Your work to date has been concerned primarily with establishing mechanisms and precedures by which Congress can fashion overall and interrelated priorities for the expenditure of Federal moneys. The importance of this goal cannot be overstated. Comprehensive budgetary planning by the Congress has been virtually non-existent in the past and has contributed measurably to the loss of Congressional power vis-a-vis the Executive Branch. Budgetary decisions in Congress tend to be haphazard and accidental rather than rational and coordinated. It is imperative that a system of uniform comprehensive budgetary planning and control be created within the Congress so that we will know each year very simply how much money we intend to spend and what we intend to spend it on. Toward that end, I fully support development and implementation of the tentative recommendations contained in your committee's Interim Report (Hse. Rpt. No. 93-13), and I pledge to do all I can to aid this effort.

Having said that, I would like to focus on a related problem of perhaps even greater implications for the position of Congress in our Constitutional scheme of things. Stated briefly, that problem is : once the budgetary decisions of Congress have been translated into law, how can Congress ensure that its will, and the law itself, will not be flagrantly violated by the President?

This is no idle question.

Whenever it suits him, the President impounds money appropriated by Congress for programs it established and intends to carry out. Presently an estimated $12 billion is under impoundment, much of it for vital housing, education, and environmental programs, even where expenditures are mandated by statute and passed over the President's veto. .

Not only does the President condescendingly refuse to expend funds mandated by Congress, he sometimes goes to the opposite extreme and expends funds from the Treasury for purposes never approved or authorized by Congress, as in the case of the 1970 invasion of Cambodia.

Unless Congress is prepared to deal with these twin problems of under-expenditure and over-expenditure by the President, it will remain a permanent occupant of second place in our government no matter what internal reforms it adopts concerning budgetary planning.

The Constitutional proprietary of these Presidential abuses is unlikely to be settled by the courts in the foreseeable future. Thus if Congress is to regain its rightful position of equality in our Constitutional system-and to regain control over the expenditure of America's money-it will have to do so through its own enterprise. Help from other quarters cannot be counted on.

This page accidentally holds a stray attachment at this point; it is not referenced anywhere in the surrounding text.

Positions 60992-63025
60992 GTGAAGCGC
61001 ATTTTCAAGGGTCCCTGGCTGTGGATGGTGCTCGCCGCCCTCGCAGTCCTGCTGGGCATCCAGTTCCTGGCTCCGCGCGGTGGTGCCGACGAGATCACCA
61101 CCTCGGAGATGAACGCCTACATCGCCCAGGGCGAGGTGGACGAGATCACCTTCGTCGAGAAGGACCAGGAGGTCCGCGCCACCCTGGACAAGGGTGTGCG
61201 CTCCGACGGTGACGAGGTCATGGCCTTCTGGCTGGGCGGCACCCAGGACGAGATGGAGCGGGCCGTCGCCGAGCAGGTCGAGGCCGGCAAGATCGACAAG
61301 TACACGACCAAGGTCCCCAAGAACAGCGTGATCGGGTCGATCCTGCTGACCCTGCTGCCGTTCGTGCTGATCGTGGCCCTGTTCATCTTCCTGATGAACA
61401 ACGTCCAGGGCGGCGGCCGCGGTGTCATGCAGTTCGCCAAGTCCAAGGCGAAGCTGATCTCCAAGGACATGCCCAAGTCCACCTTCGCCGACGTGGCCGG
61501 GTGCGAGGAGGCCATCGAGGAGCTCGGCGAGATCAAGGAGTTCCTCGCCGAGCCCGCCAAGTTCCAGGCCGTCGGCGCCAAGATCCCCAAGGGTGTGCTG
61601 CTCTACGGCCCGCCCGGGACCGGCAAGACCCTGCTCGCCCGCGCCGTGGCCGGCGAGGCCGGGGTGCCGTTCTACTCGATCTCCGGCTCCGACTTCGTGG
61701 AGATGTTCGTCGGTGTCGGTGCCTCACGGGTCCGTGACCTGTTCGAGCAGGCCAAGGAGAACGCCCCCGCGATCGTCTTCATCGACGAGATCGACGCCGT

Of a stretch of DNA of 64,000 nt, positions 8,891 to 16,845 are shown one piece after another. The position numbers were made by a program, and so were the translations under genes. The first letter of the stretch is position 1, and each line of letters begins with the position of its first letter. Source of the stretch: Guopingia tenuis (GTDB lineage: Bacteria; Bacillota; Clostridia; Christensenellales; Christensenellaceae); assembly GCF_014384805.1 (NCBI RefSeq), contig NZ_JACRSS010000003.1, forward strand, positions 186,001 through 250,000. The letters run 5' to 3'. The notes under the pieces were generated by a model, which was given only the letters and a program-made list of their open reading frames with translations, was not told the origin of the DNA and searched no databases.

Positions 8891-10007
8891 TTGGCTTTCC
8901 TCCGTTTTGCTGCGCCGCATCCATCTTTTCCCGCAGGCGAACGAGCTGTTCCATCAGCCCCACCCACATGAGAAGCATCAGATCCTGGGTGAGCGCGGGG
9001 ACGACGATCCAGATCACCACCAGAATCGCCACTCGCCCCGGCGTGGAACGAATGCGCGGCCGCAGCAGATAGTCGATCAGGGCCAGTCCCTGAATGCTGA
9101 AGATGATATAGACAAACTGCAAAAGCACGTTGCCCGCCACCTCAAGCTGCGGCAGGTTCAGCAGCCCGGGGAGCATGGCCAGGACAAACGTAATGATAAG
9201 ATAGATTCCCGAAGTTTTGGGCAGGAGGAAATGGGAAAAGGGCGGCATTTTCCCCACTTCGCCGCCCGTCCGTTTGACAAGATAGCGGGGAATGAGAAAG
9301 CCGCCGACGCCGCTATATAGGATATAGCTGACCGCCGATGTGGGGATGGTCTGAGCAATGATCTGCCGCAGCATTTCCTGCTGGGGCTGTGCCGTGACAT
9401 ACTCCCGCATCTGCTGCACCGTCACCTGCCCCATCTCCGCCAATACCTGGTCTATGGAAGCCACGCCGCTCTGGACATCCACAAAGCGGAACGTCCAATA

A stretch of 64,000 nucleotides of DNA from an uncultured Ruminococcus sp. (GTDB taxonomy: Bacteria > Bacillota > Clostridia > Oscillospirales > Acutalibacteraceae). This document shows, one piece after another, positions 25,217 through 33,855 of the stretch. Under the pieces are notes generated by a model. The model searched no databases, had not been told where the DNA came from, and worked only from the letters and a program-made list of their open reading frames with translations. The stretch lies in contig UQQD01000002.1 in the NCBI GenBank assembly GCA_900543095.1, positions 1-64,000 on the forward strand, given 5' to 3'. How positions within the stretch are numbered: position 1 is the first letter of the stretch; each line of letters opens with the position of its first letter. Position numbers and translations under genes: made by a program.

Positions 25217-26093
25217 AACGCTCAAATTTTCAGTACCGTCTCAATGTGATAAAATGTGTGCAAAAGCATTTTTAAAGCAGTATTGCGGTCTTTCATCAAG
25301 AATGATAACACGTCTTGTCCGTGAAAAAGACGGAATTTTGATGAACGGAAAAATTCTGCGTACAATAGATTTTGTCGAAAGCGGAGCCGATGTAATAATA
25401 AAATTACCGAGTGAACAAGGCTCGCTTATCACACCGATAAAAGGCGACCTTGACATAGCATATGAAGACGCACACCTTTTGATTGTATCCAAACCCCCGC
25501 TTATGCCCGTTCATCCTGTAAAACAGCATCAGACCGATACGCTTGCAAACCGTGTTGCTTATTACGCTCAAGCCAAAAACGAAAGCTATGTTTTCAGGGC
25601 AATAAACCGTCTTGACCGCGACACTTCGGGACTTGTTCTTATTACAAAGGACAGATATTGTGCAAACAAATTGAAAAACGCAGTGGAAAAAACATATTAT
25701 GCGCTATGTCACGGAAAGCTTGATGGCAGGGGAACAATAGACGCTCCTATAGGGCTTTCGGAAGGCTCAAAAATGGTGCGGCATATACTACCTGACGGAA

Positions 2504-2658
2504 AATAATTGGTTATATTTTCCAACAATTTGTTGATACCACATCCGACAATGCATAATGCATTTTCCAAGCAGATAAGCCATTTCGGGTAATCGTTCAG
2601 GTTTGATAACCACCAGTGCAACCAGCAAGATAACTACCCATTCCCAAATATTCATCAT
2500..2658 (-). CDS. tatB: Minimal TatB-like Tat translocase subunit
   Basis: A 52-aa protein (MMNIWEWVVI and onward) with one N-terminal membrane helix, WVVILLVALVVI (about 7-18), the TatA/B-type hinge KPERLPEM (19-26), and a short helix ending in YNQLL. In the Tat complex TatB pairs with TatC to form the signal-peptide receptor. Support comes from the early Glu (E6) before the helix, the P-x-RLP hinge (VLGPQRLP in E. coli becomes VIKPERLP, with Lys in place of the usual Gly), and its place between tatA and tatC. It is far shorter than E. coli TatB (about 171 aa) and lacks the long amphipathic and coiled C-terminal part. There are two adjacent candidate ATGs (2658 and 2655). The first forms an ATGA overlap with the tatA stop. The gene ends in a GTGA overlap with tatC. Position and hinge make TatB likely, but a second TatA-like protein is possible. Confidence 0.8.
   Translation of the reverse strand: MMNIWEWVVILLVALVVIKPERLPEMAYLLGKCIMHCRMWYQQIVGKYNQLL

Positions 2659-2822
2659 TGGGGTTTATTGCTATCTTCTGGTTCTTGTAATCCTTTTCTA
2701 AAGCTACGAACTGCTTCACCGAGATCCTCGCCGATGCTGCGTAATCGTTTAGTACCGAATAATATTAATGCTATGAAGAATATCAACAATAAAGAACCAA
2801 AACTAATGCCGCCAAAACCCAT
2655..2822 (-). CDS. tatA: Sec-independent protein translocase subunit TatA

No weapon in Congress' arsenal is more effective for this purpose than its power of the purse-the power to cut off funds. Without action by Congress, the President cannot get money. Without money, he cannot function.

Moreover, in order to insure the implementation of its legislative programs which a recalcitrant Executive threatens to kill, the Congress must consider using whatever power the Constitution gives it to make expenditures itself.

That the Constitution vests the power of the purse exclusively in Congress is indisputable:

"All legislative powers herein granted shall be vested in a Congress of the United States ..." (Article I, Section 1).

"No money shall be drawn from the Treasury, but in consequence of appropriations made by law ..." (Article I, Section 9).

"The Congress shall have power to lay and collect taxes ..." (Article I, Section 8).

"The Congress shall have power ... to coin money ..." (Article I, Section 8).

“The Congress shall have power ... to make all laws which shall be necessary and proper for carrying into execution the foregoing powers, and all other powers vested by this Constitution in the Government of the United States, or in any Department or Officer thereof." (Article I, Section 8).

Therefore Congress need not search for means by which to guarantee itself an equal voice in the government of this country. It merely needs to exercise the means which the Constitution very intentionally placed at its exclusive disposal.

In blunt terms, this means cutting off the President's money when he flagrantly violates a mandate of Congress. Any mechanism established by Congress to oversee and control actions by the Executive Branch must include this kind of sanction, for without it the President can act with impunity.

Under its present cumbersome structure and procedures, Congress lacks the capacity to apply such a sanction on a systematic basis in response to Executive Branch abuses.

What must be institutionalized is a simplified procedure which facilitates effective response by Congress to specific acts of the President.

The first step in this direction is for Congress to delegate to the Comptroller General, who should be appointed by Congress and afforded expanded authority, the job of gathering and analyzing all the information Congress needs to oversee Federal expenditures. Congress itself has neither the time nor the resources for this enormous task. If it burdens itself with this responsibility, the work will never get done and Congress will not come close to getting a handle on the administration of the Budget. It simply has too much else to do to take on this added volume.

Second, in order to provide for swift and decisive action when necessary. Congress must also delegate the initial exercise of its power to cut off funds to an institution capable of acting with one mind, while reserving to itself authority to ratify, modify, or rescind such action by its delegate by concurrent resolution.

Centralization of the initial decision-making authority in another institution is essential if Congress is to make any system of sanctions against the Executive Branch work. The great advantage which the Presidency has always enjoyed over